The key to avoiding problems before they occur in the security clearance investigation or reinvestigation process is to correctly interpret and answer questions on the SF-86 form. These days, the form usually is filled out electronically.
Many applicants needlessly create expensive or even career-ending problems for themselves by not paying careful attention to the questions on this form. Even in situations where real or potential issues of security concern exist, applicants can avoid further problems and begin presenting a defense by carefully crafting narratives to embed in the SF-86 aimed at mitigating real or potential security concerns.
Security Clearance Adjudication
Upon reviewing an applicant’s SF-86 and follow-up personal interview (if the Government conducts such an interview), the Government may have security concerns, which generally center on facts in the applicant’s background regarding questionable allegiance to the U.S., foreign preference or influence, financial problems, personal conduct, alcohol or drug problems, psychological conditions, criminal activity, issues in handling protected information, and improper use of information technology systems. The Adjudicative Guidelines the Government will use to identify such security concerns can be found here.
Should the Government identify such issues in an applicant’s background, it usually will issue a “Statement of Reasons” or equivalent document outlining the Government’s reasons for making a preliminary determination to deny or revoke an applicant’s security clearance. The applicant then has the opportunity to submit a “Statement of Answers” that should be carefully drafted to specifically match the applicant’s particular mitigating circumstances, a list of which also are included in the Adjudicative Guidelines.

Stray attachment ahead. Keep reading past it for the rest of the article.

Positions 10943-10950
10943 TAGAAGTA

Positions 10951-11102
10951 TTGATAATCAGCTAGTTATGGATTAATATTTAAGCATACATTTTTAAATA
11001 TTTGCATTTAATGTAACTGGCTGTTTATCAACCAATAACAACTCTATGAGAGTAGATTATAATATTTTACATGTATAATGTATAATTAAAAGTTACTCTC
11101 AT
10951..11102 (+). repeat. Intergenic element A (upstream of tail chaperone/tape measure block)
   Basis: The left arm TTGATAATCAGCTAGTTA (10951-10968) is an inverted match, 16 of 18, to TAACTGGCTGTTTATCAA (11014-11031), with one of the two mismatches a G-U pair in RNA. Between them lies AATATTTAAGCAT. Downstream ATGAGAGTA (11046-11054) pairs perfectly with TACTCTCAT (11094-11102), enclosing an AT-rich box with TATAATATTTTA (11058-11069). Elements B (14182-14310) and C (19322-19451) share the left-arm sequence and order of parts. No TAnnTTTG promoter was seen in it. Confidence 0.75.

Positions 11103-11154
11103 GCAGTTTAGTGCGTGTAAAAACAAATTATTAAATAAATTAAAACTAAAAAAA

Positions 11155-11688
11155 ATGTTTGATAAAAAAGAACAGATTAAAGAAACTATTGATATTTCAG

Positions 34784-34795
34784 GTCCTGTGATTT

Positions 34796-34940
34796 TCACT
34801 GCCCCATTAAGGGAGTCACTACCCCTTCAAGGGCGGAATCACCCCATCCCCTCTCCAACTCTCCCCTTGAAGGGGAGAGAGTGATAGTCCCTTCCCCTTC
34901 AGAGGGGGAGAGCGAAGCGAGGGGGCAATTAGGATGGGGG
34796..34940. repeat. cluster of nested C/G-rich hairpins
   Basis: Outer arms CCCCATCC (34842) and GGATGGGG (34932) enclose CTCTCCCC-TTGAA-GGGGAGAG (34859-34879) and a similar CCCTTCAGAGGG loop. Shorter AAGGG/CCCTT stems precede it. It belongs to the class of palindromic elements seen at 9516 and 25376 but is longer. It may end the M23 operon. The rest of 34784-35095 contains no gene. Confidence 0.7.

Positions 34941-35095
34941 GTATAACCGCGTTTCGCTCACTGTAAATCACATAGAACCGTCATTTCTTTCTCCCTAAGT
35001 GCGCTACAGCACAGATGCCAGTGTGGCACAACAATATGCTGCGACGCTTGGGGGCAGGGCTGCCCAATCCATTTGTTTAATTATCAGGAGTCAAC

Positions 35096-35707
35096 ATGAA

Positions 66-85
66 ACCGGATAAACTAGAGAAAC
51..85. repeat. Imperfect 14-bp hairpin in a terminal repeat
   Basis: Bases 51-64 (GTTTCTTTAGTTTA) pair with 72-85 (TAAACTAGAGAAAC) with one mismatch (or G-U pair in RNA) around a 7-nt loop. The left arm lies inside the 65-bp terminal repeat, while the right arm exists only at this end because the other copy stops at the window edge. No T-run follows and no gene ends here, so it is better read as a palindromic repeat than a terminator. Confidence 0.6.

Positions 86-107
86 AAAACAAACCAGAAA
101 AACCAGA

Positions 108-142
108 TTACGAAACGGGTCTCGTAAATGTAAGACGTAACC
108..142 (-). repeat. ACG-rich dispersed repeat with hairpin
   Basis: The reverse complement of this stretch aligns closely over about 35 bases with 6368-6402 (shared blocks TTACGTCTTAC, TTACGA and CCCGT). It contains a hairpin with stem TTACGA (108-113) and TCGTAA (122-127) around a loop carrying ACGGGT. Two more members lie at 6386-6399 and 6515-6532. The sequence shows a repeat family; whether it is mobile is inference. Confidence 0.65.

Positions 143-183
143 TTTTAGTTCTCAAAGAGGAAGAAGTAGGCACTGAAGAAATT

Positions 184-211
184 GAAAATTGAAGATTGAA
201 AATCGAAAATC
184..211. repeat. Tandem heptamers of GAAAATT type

Part of this process may include a formal hearing before an administrative judge, together with written legal briefs by both the Government and the applicant. In some cases, a strong written brief may induce the Government to withdraw the Statement of Reasons before the hearing or a decision without a hearing by the administrative judge. In most cases, however, the applicant’s best chance for a favorable outcome is to appear before the administrative judge assigned to the applicant’s case so that the judge can “look into the applicant’s eyes” and personally judge the applicant’s trustworthiness and reliability.
In all security clearance cases, the burden of proof for a favorable outcome for the applicant is on the applicant. In cases where is any doubt, the Government’s general default position is to deny the clearance.
Appeals of Unfavorable Decisions
Under U.S. law, a security clearance is a privilege, not a right. An applicant denied a clearance, however, may have some limited rights to appeal such an unfavorable decision. Any such appeal, however, faces the high threshold of proving that the administrative judge made a relevant error of law or that due process was denied.
For more information, contact MWL Counsel Orest Jowyk.